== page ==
The detail with ordnance train during the fight were employed chiefly in watching the movements of their respective regiments, so as to know all the time their exact locality, that they might be able to supply them with ammunition at any moment. Their leisure hours were occupied in gathering and transporting to the rear ordnance stores from the battle-field. The brigade carried from the field upward of 1,100 guns, besides a good many accouterments and bayonets. These guns were hauled to the rear for transportation to railroad.
A. J. PAINE,
Ordnance Officer, Wright's Brigade.
OCTOBER 18, 1863.
Report of Colonel John H. Anderson, Eighth Tennessee Infantry.
HEADQUARTERS EIGHTH TENNESSEE REGIMENT, WRIGHT'S BRIGADE, CHEATHAM'S DIVISION.
Camp near Chattanooga, October 3, 1863.
SIR: I have the honor to make the following report of the part taken by the Eighth Regiment Tennessee Volunteers in the battle of Chickamauga, September 19 and 20:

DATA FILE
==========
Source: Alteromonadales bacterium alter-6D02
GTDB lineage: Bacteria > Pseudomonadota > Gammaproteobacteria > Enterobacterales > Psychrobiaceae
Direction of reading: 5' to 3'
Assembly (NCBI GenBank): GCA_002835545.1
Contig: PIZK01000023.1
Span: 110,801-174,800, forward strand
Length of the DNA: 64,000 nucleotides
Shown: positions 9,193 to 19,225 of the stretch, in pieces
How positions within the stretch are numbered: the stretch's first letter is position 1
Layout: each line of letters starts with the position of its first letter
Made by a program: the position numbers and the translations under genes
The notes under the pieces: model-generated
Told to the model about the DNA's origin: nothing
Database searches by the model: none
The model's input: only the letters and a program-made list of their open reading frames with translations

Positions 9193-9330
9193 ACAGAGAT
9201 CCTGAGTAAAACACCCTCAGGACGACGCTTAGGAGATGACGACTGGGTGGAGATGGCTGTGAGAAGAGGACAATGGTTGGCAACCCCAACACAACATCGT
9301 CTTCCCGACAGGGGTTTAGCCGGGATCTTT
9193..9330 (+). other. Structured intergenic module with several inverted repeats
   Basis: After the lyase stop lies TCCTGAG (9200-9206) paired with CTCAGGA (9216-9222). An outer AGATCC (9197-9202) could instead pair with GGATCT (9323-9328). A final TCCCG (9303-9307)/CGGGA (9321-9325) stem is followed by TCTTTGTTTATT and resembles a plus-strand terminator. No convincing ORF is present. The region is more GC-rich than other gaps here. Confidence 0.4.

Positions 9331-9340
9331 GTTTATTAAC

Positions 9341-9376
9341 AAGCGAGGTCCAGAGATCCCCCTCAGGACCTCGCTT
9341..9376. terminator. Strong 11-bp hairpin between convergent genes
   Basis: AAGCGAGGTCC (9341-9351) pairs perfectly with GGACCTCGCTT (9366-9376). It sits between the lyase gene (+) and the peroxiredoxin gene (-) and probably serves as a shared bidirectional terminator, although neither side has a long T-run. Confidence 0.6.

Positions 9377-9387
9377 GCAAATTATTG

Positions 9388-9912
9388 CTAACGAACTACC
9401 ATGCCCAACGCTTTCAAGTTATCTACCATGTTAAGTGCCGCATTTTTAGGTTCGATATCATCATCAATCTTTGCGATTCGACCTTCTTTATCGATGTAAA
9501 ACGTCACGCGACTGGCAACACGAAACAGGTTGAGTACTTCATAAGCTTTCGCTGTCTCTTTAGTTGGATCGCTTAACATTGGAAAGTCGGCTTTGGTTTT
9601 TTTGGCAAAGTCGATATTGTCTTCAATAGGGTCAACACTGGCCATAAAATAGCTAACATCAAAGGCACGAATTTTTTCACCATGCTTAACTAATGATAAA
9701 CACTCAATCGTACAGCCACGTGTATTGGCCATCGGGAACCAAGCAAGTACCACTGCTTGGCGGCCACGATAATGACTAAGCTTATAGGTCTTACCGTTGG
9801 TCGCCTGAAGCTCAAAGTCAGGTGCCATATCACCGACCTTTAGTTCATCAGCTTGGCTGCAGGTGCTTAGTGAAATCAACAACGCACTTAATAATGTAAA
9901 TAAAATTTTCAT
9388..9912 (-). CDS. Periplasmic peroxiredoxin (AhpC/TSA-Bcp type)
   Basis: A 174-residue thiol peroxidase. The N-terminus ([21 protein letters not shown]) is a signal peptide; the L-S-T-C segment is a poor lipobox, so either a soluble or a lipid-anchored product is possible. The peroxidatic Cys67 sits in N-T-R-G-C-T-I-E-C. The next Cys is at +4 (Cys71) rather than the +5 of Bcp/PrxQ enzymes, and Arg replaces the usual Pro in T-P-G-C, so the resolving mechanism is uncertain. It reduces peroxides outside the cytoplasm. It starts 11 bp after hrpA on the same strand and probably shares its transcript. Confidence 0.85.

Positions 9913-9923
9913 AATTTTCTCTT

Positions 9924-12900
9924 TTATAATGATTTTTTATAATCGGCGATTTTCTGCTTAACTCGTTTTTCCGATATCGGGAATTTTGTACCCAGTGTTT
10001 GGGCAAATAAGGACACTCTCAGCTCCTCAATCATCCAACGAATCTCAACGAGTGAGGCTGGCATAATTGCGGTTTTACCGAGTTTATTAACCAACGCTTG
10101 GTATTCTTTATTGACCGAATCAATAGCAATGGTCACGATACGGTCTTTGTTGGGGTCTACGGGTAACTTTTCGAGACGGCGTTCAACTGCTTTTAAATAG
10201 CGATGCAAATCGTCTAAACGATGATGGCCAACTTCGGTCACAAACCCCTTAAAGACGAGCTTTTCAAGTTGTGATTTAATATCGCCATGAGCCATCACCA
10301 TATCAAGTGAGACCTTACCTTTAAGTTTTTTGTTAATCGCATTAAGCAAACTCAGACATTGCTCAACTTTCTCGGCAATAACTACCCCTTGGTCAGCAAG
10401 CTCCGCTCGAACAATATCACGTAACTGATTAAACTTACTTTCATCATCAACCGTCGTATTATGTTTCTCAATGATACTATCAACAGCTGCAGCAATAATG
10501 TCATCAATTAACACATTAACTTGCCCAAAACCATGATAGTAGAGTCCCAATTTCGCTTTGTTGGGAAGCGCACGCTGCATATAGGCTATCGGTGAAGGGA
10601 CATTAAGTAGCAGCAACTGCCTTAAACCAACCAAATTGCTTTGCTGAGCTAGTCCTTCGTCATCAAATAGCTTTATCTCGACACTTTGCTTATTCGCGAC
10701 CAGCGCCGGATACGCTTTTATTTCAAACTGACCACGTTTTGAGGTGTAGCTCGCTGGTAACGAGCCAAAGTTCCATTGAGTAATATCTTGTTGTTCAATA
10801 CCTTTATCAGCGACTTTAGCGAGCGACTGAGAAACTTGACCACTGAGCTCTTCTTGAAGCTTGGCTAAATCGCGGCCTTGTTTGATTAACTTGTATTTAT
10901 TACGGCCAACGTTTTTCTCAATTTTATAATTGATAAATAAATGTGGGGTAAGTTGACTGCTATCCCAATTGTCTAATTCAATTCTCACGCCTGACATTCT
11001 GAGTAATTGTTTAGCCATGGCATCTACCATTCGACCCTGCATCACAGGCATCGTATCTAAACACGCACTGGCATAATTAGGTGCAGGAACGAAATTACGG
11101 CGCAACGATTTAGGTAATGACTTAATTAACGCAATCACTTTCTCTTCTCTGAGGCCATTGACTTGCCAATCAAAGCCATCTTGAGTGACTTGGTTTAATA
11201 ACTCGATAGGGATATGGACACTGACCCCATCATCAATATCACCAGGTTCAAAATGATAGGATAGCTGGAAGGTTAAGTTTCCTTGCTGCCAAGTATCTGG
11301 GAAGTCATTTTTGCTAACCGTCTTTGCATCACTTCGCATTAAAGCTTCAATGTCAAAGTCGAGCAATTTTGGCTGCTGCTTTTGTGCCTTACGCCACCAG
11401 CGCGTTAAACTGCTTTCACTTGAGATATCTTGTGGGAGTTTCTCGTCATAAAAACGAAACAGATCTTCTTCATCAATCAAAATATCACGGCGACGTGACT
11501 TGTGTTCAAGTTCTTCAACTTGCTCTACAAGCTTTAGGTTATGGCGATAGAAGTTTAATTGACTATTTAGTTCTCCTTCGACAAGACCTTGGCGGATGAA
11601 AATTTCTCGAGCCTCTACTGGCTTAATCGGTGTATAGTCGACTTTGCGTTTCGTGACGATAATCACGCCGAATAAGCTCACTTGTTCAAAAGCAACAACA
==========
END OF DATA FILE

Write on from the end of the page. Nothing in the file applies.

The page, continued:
On the night of the 18th, my regiment bivouacked about 3 3/4 miles from battle-ground, and at daylight on the 19th I was ordered to move forward and cross the Chickamauga River at a ford in rear of General Walker's division, which was then engaging the enemy about 1 1/2 miles from the ford. After crossing, were formed in line of battle in an old field on the bank of the river, in which position we remained an hour and a half, when we were again moved to the front by the right flank to a position on an eminence about half a mile to the front, when we were again formed into line, in which position we remained but a short time, being annoyed to some extent by one of the enemy's batteries in position near Lee and Gordon's Mills, about 1 mile to our left and front. We were then ordered forward to engage the enemy on the left of Major-General Walker's division, who were hotly engaged by the enemy in heavy force, when we moved forward at a double-quick a distance of about 1 mile over a very broken and bushy ground to the immediate front of the enemy when we were halted for a few moments in order to correct our alignment. The correction being made, my command moved upon the enemy, who was posted upon an eminence protected by heavy timber and undergrowth, with two batteries of artillery stationed in commanding positions to enable him to give us a warm reception. I had not advanced far when the enemy opened upon me with artillery and small-arms a heavy fire. My men maintained perfect order and moved steadily to the front to a position not exceeding 200 yards from the enemy, when I received and order to halt, when I gave the order to open fire, which order was promptly executed., with, as I suppose, considerable effect upon the enemy, as he commenced giving way in my front. The fire of the enemy at this time was very severe, causing the regiment on my right (the Sixteenth Tennessee, Colonel Donnell) to retire some distance